With every new group of students, Mary always starts with safety.
“I’ve got a real burr under my saddle about safety, so I want the students to know what it means when a sign says, ‘Not an Exit.’ ‘Exit,’ OK, I like that sign too—but ‘Not an Exit’ is equally important.”
In addition to teaching the words on the signs, she covers vocabulary for safety gear, fire safety and things like how to safely behave around a crane or fork truck. Once safety is covered, she moves onto other useful workplace vocabulary. She likes to go over the shapes they’re creating in working with ceramics and the tools they are using. While her students might know how to use the tools, they don’t know what they’re called in English. So, Mary keeps notes of the tools they use that she needs to teach them. She even brings in her own toolbox occasionally as part of her lesson.
“So, when they get into their workstation and they’re missing a socket wrench, in the old days they would have to go and get somebody who spoke their language to tell them that they’re missing a socket wrench and do a hunt for a socket wrench,” she said. “Now they can find their own socket wrench. We do a lot of exercises like, ‘Do you have a socket wrench?’ They can say, ‘No, I don’t have a socket wrench,’ or, ‘Yes, I do have a socket wrench.’”
To Mary, these simple things are so important to teach the employees so that their time at work is not only safer but easier. She said management has told her how they notice a difference between those that attend class and those who don’t. Because the classes are popular, there is an expectation that if students are given the time to go that they will make attendance a priority.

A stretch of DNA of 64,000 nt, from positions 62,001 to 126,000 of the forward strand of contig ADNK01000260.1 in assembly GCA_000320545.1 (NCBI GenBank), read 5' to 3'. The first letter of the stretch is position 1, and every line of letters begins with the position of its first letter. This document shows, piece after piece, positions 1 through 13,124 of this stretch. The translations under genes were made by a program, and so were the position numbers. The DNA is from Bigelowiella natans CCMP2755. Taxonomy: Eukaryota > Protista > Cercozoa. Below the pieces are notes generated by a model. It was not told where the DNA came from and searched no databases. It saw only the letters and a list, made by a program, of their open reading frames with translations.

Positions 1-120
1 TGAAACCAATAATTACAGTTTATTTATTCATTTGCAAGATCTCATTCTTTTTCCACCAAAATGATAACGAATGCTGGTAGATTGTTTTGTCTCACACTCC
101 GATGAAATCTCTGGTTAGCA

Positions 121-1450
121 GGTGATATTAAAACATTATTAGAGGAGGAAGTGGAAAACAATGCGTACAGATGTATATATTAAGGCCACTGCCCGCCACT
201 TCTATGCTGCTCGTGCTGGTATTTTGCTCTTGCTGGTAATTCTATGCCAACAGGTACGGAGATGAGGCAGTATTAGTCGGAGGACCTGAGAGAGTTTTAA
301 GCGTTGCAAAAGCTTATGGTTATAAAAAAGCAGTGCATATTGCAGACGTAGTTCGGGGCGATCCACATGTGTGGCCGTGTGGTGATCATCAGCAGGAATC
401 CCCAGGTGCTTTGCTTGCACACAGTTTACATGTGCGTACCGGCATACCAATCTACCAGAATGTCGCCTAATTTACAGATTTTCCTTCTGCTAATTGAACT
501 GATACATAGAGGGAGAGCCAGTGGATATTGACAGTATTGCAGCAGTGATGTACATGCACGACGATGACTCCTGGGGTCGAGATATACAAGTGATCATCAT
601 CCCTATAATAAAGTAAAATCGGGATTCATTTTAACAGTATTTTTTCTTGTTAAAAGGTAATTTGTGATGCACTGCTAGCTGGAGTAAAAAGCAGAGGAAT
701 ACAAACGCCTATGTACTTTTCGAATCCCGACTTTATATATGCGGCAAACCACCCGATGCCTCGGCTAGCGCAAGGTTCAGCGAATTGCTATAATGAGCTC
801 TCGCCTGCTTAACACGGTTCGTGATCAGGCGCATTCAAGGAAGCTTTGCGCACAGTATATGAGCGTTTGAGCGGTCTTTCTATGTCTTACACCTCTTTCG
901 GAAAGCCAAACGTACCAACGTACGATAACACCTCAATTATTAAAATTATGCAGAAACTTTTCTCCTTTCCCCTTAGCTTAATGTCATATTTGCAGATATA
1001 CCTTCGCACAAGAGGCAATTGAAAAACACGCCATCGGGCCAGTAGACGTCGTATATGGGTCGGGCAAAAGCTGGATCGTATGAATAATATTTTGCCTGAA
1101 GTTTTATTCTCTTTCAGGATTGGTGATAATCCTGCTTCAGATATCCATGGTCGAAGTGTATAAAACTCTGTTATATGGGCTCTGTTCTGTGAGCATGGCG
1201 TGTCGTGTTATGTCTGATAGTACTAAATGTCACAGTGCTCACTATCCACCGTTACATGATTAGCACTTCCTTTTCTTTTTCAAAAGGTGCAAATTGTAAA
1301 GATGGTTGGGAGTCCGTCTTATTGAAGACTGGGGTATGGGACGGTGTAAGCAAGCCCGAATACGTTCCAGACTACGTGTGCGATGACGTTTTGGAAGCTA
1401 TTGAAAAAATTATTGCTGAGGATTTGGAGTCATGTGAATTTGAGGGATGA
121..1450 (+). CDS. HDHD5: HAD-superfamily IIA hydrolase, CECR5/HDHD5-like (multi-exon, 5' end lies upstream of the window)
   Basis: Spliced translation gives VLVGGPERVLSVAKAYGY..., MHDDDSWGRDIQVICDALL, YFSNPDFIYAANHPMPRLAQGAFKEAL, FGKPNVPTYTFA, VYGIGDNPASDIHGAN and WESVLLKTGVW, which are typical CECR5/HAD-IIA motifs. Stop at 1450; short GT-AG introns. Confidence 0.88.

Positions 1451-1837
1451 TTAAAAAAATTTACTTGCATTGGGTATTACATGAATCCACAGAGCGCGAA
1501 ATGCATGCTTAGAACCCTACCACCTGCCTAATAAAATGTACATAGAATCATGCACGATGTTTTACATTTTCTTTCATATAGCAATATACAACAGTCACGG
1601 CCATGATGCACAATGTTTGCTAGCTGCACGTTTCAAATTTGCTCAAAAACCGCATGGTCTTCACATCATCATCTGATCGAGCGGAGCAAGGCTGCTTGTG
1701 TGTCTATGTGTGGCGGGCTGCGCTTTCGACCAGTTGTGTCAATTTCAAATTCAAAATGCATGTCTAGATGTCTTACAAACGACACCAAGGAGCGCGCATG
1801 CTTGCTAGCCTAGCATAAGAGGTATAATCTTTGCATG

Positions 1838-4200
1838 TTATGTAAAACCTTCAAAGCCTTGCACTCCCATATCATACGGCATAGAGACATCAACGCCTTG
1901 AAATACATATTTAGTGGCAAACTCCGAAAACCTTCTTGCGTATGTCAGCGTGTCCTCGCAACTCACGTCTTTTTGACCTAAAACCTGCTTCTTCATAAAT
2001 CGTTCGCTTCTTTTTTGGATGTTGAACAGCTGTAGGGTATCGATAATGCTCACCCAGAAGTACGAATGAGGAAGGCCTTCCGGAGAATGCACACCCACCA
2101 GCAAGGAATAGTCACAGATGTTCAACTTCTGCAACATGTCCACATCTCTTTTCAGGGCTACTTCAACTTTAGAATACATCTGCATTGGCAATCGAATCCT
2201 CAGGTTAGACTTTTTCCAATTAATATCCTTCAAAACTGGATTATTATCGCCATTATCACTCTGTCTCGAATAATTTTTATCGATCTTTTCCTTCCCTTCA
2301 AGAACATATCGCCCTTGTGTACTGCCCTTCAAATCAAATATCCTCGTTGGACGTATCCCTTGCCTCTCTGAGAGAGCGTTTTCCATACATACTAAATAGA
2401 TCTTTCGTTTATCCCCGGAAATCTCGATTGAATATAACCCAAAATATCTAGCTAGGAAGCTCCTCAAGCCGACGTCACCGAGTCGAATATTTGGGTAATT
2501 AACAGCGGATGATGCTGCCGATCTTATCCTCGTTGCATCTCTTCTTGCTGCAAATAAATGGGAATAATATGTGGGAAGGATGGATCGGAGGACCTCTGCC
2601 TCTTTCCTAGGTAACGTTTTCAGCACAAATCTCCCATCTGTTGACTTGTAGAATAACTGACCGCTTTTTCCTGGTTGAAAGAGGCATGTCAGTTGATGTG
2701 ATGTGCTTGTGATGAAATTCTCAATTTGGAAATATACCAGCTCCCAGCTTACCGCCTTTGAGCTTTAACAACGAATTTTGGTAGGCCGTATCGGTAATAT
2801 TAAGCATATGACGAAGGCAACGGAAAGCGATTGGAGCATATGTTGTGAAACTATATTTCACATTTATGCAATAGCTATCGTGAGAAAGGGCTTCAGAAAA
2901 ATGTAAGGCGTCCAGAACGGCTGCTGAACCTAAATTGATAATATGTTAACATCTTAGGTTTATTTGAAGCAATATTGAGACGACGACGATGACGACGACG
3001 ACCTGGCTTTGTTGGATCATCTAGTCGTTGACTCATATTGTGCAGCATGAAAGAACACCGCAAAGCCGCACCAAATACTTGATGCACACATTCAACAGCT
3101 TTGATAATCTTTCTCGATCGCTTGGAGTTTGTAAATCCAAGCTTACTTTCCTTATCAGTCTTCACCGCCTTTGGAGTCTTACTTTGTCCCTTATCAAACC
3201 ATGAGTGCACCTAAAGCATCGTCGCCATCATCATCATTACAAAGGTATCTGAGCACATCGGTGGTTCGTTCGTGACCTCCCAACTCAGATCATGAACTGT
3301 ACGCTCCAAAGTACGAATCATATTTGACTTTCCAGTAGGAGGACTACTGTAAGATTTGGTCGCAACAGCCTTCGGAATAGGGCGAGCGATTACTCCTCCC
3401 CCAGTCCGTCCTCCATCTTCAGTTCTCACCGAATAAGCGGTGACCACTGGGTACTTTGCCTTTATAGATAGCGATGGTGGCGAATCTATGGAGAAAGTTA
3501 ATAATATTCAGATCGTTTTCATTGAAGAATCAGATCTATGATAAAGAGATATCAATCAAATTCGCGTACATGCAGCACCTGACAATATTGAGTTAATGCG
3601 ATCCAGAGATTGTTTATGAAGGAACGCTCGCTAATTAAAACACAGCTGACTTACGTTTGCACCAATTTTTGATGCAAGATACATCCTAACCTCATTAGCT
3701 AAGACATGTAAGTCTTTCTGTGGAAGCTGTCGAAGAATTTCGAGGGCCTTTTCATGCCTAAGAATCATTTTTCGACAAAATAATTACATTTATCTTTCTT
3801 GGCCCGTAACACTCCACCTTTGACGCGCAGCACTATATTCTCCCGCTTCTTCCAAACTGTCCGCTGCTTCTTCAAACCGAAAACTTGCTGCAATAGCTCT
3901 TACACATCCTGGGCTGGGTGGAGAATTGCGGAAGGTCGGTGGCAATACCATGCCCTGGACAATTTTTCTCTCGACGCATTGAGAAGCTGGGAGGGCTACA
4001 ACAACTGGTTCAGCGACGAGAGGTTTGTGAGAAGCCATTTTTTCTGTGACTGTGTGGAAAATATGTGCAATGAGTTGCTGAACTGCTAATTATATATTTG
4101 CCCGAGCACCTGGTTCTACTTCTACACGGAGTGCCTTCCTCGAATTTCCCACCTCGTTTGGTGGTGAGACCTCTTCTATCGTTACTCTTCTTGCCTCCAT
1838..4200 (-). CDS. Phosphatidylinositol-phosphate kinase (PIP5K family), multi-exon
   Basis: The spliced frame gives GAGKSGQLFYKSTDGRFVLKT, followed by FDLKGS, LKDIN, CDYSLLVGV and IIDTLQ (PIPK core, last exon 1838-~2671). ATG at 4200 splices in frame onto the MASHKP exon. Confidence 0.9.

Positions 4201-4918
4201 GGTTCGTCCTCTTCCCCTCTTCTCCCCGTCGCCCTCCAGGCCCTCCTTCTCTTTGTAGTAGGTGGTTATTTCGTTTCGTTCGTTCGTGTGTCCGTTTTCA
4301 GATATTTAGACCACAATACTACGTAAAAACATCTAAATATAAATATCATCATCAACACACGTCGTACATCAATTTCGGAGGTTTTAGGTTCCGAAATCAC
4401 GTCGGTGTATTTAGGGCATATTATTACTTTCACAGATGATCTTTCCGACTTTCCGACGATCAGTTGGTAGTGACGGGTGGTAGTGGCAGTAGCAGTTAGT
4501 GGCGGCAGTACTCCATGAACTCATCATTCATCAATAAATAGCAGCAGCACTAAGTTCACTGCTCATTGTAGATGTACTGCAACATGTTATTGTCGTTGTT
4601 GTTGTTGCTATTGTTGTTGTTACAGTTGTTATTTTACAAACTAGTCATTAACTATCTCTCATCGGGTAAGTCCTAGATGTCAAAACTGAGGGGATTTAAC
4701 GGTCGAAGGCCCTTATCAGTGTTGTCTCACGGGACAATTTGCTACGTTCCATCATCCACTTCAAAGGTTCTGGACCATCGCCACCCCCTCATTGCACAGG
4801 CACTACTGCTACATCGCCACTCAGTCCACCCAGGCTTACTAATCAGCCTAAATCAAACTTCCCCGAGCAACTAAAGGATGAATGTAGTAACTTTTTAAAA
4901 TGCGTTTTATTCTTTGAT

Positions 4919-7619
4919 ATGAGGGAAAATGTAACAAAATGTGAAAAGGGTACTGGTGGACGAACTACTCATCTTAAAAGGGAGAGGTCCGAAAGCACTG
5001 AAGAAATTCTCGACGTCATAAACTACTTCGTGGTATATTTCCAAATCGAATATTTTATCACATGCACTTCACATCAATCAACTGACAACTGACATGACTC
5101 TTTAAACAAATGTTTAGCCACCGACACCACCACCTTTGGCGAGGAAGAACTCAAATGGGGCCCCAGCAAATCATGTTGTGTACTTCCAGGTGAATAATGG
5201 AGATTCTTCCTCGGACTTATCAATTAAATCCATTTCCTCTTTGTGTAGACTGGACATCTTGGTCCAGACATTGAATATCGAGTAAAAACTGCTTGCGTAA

With improved English, Mary has watched students get promotions or, with their new ability to complete job applications and take part in interviews, be able to find elsewhere.
These skills, she said, have put them in charge of their own destinies.
Over the years, new workers continue to arrive from different countries and join the English language program at Blasch. With each new group, she goes back to the basics so they can effectively work alongside their coworkers.
“Students will come to me and say, ‘You need to bring the tools back—he needs to know the name of the tools.’”
Mary has found a niche where she has been able to help immigrants and refugees not just learn English but excel in their new country. In large part she credits Blasch for this opportunity because the company had the vision and the forward thinking to implement this program 15 years ago when workforce education wasn’t as popular as it is today.
And as long as the students are making the time to prioritize their learning, Mary will prioritize her commitment to show up for them.
“You never really know what’s going to happen on any given night. And I love that. I love the surprise element. When someone comes in and suddenly knows the word for square—oh my god! It really pumps me up. It’s a real source of energy for me,” she said.
“I’ve never regretted going.”